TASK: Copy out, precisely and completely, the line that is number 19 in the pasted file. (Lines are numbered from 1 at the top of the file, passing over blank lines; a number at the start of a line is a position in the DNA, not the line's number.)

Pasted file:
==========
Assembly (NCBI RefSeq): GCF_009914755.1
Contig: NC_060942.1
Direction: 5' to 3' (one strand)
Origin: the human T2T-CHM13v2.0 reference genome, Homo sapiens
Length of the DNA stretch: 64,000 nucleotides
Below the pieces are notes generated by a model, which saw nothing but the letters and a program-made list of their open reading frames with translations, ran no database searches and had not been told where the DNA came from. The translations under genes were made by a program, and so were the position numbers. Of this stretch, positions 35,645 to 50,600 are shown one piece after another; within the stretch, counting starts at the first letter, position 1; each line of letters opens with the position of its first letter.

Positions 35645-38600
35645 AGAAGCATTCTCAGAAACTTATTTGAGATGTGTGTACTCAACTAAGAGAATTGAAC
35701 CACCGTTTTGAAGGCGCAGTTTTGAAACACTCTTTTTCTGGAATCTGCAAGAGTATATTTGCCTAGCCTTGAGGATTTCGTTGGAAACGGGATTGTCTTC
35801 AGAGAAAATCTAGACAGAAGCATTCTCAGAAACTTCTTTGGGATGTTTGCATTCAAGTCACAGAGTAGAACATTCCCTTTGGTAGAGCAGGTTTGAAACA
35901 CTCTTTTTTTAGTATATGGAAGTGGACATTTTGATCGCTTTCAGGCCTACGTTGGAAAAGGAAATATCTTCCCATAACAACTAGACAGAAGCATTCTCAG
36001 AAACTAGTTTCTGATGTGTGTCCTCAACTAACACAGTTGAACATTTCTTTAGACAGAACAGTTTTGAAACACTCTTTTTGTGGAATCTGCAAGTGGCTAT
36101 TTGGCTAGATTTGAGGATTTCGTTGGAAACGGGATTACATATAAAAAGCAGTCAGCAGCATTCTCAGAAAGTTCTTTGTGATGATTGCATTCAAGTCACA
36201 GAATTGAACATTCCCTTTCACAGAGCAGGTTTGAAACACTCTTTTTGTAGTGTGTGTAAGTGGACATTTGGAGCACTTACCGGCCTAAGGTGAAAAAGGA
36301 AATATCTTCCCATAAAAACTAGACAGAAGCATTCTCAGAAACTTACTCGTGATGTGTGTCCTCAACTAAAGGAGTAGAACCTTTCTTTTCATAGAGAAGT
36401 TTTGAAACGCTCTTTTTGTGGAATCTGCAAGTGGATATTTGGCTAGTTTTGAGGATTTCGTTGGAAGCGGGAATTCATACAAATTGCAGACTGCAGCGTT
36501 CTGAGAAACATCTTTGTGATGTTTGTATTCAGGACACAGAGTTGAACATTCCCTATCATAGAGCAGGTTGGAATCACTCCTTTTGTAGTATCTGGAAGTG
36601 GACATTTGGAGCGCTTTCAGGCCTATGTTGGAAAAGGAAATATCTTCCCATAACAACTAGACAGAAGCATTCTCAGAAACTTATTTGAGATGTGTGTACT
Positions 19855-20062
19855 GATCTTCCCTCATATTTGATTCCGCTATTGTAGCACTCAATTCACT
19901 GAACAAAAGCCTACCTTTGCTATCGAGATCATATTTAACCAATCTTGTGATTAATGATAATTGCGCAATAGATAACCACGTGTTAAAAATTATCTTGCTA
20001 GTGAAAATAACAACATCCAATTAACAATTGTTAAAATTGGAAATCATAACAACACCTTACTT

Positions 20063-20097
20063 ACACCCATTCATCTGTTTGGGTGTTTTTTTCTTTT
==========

Positions 19855-20062